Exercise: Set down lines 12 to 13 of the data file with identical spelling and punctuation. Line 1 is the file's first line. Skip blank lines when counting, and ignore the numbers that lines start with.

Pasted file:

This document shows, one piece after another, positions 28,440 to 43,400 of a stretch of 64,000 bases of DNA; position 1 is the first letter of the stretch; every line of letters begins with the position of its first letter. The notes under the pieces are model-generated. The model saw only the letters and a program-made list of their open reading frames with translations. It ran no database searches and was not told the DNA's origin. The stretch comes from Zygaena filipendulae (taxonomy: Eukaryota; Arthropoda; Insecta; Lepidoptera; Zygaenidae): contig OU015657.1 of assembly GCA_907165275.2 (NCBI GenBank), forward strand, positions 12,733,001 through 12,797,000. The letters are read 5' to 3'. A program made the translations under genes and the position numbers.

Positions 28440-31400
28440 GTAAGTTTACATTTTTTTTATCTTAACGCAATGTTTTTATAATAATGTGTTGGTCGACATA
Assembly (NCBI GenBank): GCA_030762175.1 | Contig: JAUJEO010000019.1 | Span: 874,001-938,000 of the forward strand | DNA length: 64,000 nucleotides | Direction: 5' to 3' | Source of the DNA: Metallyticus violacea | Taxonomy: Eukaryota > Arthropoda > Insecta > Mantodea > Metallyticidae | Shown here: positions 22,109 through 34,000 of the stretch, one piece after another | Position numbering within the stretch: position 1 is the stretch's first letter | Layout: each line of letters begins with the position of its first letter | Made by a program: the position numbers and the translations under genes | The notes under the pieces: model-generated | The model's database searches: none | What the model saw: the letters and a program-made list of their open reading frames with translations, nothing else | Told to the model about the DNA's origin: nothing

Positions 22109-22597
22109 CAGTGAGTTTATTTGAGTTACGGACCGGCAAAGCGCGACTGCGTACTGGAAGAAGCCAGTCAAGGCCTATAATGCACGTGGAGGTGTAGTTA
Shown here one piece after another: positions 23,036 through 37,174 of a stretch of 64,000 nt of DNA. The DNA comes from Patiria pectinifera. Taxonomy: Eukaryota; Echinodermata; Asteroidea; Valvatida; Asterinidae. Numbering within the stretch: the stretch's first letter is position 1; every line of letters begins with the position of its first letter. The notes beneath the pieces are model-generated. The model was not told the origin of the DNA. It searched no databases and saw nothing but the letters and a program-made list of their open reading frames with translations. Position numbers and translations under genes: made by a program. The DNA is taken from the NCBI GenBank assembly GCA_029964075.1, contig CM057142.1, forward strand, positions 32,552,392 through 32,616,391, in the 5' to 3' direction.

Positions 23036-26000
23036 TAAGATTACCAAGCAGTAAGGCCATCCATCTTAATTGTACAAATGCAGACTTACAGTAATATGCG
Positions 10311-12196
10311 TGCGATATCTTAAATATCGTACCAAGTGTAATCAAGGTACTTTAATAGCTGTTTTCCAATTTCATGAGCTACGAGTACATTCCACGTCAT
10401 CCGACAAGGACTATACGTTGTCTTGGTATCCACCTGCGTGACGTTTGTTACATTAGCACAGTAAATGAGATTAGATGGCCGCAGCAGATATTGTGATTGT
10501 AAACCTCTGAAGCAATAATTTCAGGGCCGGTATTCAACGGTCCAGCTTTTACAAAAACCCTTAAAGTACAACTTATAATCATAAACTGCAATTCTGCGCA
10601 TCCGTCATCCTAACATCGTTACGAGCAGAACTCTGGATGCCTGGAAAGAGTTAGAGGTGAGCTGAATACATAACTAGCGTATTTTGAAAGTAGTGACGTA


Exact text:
10401 CCGACAAGGACTATACGTTGTCTTGGTATCCACCTGCGTGACGTTTGTTACATTAGCACAGTAAATGAGATTAGATGGCCGCAGCAGATATTGTGATTGT
10501 AAACCTCTGAAGCAATAATTTCAGGGCCGGTATTCAACGGTCCAGCTTTTACAAAAACCCTTAAAGTACAACTTATAATCATAAACTGCAATTCTGCGCA